I usually do the milking and begin all my other chores at 5:30 A.M. That gives me plenty of time to get in the house and relax a little before our little girl arrives. On weekends I often milk half-an-hour later, not because I sleep later (I wish I could), but just because I like to play around on the computer or read a little before I go outside. It's like I'm treating myself by stealing an extra half-hour. On this long weekend, I've moved my milking time to 6 o'clock, morning and evening.
Once outside, I have to get a cow through the gate to the big lot and move the only calf that isn't weaned to the small lot. This usually goes smoothly: The cow is ready to have some feed and be milked, and the one calf wants his milk. It gets a little more complicated this time of year in the mornings, because I have to do everything by flashlight.
As I sat here reading "Dead Wake" this morning, I heard distant thunder, but it seemed to be coming from the north. If I think a storm is coming, I will head to the barn early in order to beat it, but for the last several weeks every single rain that's been forecast has gone north of us, leaving us in a virtual Sahara. I figured the chances of it raining at our place were slim to none.
As I headed out, there was a light sprinkling of rain, nothing that would get a person wet. I let the cow in the big lot and the calf in the small lot; the rain was picking up somewhat, and the calf seemed scared of it. He refused to go through the gate at first, but I finally forced him through.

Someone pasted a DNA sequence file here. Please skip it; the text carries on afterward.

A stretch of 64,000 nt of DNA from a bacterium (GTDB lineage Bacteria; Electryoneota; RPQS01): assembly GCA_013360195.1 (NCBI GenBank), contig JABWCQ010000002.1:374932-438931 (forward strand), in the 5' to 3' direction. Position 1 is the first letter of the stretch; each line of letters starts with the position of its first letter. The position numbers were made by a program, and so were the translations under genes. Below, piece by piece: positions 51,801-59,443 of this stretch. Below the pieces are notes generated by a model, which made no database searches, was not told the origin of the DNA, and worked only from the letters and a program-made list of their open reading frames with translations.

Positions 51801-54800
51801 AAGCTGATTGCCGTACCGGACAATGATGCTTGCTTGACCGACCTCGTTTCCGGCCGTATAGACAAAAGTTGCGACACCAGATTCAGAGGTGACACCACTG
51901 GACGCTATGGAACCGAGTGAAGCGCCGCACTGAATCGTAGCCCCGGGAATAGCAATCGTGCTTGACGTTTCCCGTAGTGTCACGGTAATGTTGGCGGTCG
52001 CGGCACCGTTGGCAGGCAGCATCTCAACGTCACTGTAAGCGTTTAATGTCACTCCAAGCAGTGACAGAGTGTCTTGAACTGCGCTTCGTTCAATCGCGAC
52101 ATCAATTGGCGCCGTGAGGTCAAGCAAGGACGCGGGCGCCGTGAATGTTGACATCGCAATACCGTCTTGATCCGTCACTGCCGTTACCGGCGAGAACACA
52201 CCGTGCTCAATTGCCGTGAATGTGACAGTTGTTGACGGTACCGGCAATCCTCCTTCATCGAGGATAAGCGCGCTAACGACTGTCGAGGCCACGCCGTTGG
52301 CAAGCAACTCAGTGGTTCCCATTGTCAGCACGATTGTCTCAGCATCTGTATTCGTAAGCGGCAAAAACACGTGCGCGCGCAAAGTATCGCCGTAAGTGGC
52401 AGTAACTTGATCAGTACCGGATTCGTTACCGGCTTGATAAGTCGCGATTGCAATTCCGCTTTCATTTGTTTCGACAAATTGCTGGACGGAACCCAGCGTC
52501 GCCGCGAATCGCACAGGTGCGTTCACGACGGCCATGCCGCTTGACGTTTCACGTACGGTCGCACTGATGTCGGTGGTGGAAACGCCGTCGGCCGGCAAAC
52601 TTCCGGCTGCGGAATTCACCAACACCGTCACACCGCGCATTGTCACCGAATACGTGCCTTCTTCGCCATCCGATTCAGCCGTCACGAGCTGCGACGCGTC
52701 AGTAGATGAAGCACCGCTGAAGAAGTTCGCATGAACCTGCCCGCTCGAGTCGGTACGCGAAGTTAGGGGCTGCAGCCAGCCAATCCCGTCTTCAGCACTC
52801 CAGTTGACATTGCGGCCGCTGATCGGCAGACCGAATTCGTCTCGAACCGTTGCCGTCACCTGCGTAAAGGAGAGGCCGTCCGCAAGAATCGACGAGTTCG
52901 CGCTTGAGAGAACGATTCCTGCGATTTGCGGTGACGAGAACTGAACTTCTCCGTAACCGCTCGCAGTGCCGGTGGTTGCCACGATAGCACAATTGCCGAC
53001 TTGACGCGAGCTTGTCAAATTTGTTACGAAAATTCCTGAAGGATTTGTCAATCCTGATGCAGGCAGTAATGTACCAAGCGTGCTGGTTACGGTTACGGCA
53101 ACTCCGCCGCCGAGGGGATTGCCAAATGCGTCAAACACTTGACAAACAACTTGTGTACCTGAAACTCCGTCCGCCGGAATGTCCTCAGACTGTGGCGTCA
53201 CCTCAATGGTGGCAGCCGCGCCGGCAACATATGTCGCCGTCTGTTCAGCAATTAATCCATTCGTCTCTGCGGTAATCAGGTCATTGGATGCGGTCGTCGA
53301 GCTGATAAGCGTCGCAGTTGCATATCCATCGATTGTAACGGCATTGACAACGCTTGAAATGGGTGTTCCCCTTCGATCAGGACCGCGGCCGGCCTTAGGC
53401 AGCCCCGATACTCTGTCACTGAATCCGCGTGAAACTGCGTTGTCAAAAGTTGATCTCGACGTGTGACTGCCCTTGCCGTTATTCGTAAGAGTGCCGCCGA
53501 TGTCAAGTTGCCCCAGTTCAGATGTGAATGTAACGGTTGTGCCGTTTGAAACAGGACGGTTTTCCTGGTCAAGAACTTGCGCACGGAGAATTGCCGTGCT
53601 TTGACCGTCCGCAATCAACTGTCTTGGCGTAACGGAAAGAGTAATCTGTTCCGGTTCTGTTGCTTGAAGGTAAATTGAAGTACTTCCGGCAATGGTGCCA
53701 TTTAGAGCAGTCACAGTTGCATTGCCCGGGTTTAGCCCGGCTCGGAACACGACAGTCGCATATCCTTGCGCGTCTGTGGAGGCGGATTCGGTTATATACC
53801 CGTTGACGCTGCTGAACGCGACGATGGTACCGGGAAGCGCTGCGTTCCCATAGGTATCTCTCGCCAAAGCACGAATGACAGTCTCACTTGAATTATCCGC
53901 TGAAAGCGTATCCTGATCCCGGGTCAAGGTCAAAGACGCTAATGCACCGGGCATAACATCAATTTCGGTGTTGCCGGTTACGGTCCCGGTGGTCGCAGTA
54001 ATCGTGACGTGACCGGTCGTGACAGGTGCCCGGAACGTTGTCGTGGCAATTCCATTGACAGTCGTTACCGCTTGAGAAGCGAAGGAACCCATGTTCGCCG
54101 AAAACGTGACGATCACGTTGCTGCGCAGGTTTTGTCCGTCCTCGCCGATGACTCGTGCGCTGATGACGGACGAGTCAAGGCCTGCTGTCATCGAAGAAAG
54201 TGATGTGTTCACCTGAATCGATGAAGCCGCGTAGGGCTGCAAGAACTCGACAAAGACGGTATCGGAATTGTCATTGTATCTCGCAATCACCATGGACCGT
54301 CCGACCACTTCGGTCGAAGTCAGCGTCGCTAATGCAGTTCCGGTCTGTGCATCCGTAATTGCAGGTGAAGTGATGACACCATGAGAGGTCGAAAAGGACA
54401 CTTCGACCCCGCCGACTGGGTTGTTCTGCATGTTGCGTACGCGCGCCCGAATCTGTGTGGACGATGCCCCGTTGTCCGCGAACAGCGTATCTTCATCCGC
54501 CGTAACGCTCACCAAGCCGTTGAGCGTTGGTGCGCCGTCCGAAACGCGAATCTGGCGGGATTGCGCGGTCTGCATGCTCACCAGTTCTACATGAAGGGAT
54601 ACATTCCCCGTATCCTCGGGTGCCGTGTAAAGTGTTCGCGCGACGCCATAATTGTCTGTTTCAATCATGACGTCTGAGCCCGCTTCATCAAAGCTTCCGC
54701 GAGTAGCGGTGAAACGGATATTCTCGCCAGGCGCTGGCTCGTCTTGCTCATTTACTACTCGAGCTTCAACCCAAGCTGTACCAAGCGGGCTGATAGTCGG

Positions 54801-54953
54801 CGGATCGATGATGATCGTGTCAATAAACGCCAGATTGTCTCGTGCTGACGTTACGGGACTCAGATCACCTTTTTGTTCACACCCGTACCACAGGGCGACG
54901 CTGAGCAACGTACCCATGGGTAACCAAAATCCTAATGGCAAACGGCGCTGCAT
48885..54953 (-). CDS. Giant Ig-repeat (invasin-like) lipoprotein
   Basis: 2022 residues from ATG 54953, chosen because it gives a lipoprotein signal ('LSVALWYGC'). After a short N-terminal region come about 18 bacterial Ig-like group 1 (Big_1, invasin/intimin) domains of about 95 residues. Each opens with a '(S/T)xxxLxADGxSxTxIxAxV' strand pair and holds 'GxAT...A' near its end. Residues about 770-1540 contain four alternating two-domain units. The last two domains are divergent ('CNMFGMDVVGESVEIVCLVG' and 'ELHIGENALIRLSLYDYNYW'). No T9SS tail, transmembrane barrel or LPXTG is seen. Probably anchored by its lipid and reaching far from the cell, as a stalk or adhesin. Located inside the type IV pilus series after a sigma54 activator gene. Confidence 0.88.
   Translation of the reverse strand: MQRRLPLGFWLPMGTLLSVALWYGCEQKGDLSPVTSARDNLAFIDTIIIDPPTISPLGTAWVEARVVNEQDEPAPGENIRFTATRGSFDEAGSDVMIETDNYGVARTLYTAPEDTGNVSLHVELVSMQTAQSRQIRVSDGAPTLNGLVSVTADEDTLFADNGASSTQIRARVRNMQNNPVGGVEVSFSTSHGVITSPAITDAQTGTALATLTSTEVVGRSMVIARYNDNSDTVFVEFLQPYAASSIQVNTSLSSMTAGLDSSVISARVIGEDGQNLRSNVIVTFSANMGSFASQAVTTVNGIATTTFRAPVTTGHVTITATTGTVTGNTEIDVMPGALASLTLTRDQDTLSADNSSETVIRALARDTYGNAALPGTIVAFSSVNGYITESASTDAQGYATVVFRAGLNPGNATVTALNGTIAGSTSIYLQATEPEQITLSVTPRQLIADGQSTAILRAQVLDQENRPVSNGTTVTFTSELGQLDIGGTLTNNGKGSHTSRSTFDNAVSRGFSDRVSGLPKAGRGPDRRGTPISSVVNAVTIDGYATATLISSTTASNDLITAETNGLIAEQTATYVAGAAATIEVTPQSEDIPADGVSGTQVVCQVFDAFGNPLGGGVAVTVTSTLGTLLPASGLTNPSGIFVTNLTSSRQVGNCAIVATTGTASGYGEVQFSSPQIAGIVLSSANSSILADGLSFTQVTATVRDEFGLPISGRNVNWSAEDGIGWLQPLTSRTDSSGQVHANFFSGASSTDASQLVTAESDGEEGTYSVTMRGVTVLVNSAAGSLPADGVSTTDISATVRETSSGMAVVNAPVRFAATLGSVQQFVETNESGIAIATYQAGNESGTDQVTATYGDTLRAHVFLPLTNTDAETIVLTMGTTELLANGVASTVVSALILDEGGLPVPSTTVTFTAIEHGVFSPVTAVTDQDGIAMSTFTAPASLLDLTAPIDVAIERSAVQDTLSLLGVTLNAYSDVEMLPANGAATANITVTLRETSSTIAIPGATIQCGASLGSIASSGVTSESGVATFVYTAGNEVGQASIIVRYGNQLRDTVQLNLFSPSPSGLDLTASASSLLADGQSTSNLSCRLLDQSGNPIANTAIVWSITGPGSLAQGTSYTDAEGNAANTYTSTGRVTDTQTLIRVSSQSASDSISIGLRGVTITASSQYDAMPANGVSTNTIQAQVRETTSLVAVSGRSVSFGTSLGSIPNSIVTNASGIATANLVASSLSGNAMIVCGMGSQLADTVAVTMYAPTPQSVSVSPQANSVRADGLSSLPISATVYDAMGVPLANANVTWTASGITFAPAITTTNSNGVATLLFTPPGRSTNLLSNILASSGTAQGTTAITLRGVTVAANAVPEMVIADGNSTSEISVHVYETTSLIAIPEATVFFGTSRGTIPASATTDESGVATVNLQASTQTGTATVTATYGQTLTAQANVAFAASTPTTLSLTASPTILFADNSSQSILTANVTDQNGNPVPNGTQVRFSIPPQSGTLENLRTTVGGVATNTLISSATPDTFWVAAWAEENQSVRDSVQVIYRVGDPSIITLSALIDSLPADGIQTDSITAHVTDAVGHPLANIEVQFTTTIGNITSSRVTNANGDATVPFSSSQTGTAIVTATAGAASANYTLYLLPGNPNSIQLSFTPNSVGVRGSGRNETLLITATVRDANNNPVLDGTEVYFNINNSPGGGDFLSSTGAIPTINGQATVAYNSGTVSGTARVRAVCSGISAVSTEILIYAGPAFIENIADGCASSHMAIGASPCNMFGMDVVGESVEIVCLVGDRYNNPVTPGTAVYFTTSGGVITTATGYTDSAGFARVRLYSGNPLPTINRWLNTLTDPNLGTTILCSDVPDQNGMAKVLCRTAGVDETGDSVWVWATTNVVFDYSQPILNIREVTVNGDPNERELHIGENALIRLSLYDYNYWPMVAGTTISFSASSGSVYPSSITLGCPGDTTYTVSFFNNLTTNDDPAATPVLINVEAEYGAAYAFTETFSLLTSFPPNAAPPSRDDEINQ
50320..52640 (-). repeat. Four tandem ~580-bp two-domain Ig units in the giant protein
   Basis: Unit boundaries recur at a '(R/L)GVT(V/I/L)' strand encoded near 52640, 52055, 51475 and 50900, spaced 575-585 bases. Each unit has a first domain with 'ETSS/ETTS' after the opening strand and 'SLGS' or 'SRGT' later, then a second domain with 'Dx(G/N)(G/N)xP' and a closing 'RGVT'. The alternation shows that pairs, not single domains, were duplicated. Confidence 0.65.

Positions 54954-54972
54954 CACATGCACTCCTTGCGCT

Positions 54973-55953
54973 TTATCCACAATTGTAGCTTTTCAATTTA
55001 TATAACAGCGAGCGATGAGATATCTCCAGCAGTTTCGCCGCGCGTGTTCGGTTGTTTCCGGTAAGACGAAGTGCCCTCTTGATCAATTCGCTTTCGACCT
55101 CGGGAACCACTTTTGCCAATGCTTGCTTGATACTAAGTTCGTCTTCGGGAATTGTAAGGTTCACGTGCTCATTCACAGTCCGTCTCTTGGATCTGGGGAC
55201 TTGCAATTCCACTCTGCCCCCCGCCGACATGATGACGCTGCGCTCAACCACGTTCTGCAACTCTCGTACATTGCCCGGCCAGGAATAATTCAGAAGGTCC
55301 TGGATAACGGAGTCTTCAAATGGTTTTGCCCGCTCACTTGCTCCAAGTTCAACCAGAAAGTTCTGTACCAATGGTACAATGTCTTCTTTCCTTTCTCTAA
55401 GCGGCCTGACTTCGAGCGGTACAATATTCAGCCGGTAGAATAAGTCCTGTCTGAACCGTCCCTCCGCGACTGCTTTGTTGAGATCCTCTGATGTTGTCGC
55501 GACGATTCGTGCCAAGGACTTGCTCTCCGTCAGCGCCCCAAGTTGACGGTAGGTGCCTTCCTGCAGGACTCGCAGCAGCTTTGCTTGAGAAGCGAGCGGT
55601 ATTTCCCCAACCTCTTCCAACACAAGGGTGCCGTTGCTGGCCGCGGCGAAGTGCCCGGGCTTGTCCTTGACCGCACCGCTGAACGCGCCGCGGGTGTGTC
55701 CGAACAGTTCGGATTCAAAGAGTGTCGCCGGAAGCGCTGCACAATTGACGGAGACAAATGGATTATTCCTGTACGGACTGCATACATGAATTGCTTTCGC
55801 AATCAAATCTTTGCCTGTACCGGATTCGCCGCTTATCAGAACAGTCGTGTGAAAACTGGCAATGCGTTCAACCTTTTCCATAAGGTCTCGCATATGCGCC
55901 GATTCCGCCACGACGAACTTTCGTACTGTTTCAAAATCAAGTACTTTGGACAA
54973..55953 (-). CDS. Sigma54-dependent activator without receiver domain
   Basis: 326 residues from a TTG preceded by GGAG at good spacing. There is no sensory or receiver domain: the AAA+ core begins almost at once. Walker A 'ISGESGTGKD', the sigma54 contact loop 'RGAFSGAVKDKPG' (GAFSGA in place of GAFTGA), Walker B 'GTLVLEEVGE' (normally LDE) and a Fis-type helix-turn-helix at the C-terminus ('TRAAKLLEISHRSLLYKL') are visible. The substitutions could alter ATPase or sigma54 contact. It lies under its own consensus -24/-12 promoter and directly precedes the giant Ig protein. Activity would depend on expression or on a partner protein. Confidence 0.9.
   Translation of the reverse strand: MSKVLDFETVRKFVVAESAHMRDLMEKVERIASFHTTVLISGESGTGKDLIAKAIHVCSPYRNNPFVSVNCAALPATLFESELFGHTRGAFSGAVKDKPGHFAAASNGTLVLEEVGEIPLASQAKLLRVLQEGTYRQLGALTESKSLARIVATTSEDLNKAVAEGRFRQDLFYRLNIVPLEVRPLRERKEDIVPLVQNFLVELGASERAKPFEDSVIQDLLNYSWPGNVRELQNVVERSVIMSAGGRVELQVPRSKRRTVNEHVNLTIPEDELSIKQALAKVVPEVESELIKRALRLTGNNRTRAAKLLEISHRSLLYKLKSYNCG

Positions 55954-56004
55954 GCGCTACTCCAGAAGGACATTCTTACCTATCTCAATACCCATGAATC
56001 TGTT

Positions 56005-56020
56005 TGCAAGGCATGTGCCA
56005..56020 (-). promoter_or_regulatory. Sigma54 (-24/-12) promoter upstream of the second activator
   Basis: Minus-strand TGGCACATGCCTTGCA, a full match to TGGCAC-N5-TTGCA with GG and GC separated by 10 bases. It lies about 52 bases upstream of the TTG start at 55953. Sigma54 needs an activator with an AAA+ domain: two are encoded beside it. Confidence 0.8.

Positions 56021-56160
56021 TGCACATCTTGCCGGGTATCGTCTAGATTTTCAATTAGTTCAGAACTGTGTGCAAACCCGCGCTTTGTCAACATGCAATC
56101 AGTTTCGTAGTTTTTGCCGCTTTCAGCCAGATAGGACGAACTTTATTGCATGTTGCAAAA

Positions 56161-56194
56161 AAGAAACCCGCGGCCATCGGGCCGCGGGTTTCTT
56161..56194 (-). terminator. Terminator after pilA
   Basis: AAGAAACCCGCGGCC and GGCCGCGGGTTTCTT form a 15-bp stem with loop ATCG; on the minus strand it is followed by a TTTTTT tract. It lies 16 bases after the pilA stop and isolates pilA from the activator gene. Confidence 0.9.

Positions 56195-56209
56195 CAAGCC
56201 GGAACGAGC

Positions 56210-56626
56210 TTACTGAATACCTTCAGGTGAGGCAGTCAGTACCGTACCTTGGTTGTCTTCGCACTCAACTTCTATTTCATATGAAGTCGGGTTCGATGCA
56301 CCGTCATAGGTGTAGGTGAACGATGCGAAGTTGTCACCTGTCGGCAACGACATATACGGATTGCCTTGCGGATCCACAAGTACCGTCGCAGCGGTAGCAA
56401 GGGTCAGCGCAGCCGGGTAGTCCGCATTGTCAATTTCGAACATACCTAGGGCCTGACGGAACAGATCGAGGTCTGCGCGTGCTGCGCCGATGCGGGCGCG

Just as I turned Penny, the cow, into the barn, the heavens let loose and it started pouring. Oh well, I was safely in the barn; the old barn leaks, but my spot beside the cow was dry. We need the rain badly, just to green up the grass if nothing else.
My custom is to milk out two of the cow's quarters, leaving two quarters for the calf to nurse. That gives each of us, the calf and me, over a gallon of milk. Once I've gotten my milk, either for the house or for the pig, I holler, "Holstein" at the calf and he comes running. When I open the door to the small lot, he is so anxious, he would knock me down entering if I didn't stay out of his way.
Not this morning, though. He huddled back in a corner of the pen and refused to budge. Well, crap! I was going to have to grab my cattle prod (my cow beater, I call it) and go run him in... in the pouring-down rain.
That four-hundred-pound steer gave me a runaround in that lot like never before. Once I got him right up to the open door, and he still refused to enter. This went on for about five minutes until I realized it was a losing battle, grabbed the outside bucket, and milked the cow's other two quarters so I could pour it to the pig. In case you didn't know, there is no stupider breed of cattle that the Holstein. Thank goodness Penny is a patient soul. I gave her another scoop of feed just for being a sweetheart.
As I came back inside the house, Cliff, awakened by the thunder, called from the bedroom, "Is it raining?"
You wouldn't have wanted to hear my answer. I'm afraid I was a little grumpy. My clothes were dripping wet and I couldn't see out of my glasses.
Then he taunted me with this: "You have a perfectly good raincoat on the back porch."
Through clenched teeth, I growled, "It wasn't raining when I went outside."
By the time the milk was strained and put in the refrigerator, the rain had totally stopped. Yes, friends, it only rained long enough to get me soaked and give me a hard time... and possibly green up the pastures, since it amounted to about two-thirds of an inch of rain.